Tayeb Salih’s “A Handful of Dates” is a short story with the theme “a rise in social class often results in losing touch with one’s humanity” ; universally known as “Power tends to corrupt, and absolute power corrupts absolutely” (John Dalberg-Acton). The author ingeniously utilized the ruthlessness and the hypocritical nature of the antagonist (the grandfather), in a manner that would illustrate the theme.
The grandfather clearly illustrates the theme through his actions. While he accuses Masood of being a “worthless” man “He’s an indolent man and I don’t like such people” (129) for losing himself to his emotions and losing all of his inherited wealth, he on the other hand has lost his humanity through his antipathetic and ruthless businesslike attitude to gain power and wealth. Being one of the more powerful men of his agricultural society, he owns a large surplus of food. During the harvest of Masood’s palm dates, he ended up taking his full portion of the share (five sacks) from Masood rather than show sympathy and donate even a single sack of dates. Even with Masood’s debt, his grandfather was not satisfied with possessing two-thirds of Masood’s fields. His ambition was to control all of Masood’s inherited wealth. He even boasted to his grandchild that he would own the rest of Masood’s lands before his passing.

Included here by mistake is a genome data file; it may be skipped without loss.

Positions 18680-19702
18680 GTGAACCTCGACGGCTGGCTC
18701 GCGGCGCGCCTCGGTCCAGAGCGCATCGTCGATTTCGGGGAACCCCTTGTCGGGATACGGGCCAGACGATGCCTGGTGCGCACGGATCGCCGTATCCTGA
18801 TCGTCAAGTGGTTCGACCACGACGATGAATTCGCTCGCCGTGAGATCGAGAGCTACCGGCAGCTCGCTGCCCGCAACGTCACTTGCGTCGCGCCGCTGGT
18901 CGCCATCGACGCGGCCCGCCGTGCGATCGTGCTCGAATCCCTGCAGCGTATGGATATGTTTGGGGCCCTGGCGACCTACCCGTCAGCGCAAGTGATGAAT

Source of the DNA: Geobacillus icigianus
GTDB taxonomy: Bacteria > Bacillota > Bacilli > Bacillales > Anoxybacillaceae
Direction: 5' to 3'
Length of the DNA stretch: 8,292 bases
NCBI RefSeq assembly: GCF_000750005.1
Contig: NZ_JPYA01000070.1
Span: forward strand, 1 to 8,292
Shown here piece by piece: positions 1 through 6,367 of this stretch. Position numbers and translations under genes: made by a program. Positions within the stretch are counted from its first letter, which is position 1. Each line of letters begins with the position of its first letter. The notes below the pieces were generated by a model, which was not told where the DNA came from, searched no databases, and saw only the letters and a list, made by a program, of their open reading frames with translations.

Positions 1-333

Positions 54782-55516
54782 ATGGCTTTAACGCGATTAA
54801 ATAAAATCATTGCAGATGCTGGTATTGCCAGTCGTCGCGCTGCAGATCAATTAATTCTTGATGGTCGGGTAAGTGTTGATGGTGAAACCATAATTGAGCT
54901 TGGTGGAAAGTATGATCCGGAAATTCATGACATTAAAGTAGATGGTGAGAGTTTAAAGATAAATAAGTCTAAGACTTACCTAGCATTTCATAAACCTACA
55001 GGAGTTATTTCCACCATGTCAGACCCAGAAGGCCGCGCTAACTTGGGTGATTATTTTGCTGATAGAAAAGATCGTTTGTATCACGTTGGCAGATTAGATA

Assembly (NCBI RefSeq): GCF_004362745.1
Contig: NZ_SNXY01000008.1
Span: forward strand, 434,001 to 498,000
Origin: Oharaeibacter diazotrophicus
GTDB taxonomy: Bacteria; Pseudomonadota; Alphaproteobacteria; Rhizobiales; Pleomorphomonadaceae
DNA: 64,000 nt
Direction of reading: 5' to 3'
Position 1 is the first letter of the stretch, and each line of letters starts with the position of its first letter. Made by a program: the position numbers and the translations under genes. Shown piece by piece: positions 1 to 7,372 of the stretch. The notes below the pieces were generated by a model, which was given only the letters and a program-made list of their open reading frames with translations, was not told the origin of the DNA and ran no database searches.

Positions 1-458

The grandfather was not only a ruthless man, but he was also a hypocrite. Externally to his grandchild he was the “kind” and religious grandfather. But in reality he was a hypocrite even to his own religion. He completely ignored the “Chapter of the Merciful” from his religion/Koran. He showed no mercy whatsoever to Masood in his poor state, after everyone took all the harvested dates from Masood’s palm trees he adds to him “You still own fifty pounds in debt to me” (130). Some might perceive that the grandfather was only doing this job to leave his descendants with something that would make their lives more comfortable. But he didn’t have to...
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